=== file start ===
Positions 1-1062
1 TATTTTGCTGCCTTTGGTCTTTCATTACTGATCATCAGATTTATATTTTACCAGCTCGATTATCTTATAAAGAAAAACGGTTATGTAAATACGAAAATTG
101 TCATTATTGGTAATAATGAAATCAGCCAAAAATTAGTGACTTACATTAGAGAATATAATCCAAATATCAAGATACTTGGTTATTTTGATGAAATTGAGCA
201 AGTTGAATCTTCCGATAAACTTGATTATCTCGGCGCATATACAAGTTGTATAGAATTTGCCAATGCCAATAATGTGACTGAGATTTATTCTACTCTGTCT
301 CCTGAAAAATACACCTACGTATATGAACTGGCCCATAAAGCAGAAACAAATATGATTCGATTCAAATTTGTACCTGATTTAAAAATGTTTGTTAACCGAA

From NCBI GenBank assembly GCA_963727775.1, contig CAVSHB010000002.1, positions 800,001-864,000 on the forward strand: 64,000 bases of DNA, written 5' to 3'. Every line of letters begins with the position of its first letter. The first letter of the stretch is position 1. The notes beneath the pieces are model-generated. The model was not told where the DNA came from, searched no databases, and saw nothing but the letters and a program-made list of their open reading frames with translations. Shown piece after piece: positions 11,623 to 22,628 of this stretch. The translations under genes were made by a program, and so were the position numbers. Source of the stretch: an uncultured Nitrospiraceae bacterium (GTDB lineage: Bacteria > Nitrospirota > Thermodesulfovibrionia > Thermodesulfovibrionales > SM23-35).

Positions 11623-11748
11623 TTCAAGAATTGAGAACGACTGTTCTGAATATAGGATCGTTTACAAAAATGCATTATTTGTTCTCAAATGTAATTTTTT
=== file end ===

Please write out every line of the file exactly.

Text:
Positions 1-1062
1 TATTTTGCTGCCTTTGGTCTTTCATTACTGATCATCAGATTTATATTTTACCAGCTCGATTATCTTATAAAGAAAAACGGTTATGTAAATACGAAAATTG
101 TCATTATTGGTAATAATGAAATCAGCCAAAAATTAGTGACTTACATTAGAGAATATAATCCAAATATCAAGATACTTGGTTATTTTGATGAAATTGAGCA
201 AGTTGAATCTTCCGATAAACTTGATTATCTCGGCGCATATACAAGTTGTATAGAATTTGCCAATGCCAATAATGTGACTGAGATTTATTCTACTCTGTCT
301 CCTGAAAAATACACCTACGTATATGAACTGGCCCATAAAGCAGAAACAAATATGATTCGATTCAAATTTGTACCTGATTTAAAAATGTTTGTTAACCGAA

From NCBI GenBank assembly GCA_963727775.1, contig CAVSHB010000002.1, positions 800,001-864,000 on the forward strand: 64,000 bases of DNA, written 5' to 3'. Every line of letters begins with the position of its first letter. The first letter of the stretch is position 1. The notes beneath the pieces are model-generated. The model was not told where the DNA came from, searched no databases, and saw nothing but the letters and a program-made list of their open reading frames with translations. Shown piece after piece: positions 11,623 to 22,628 of this stretch. The translations under genes were made by a program, and so were the position numbers. Source of the stretch: an uncultured Nitrospiraceae bacterium (GTDB lineage: Bacteria > Nitrospirota > Thermodesulfovibrionia > Thermodesulfovibrionales > SM23-35).

Positions 11623-11748
11623 TTCAAGAATTGAGAACGACTGTTCTGAATATAGGATCGTTTACAAAAATGCATTATTTGTTCTCAAATGTAATTTTTT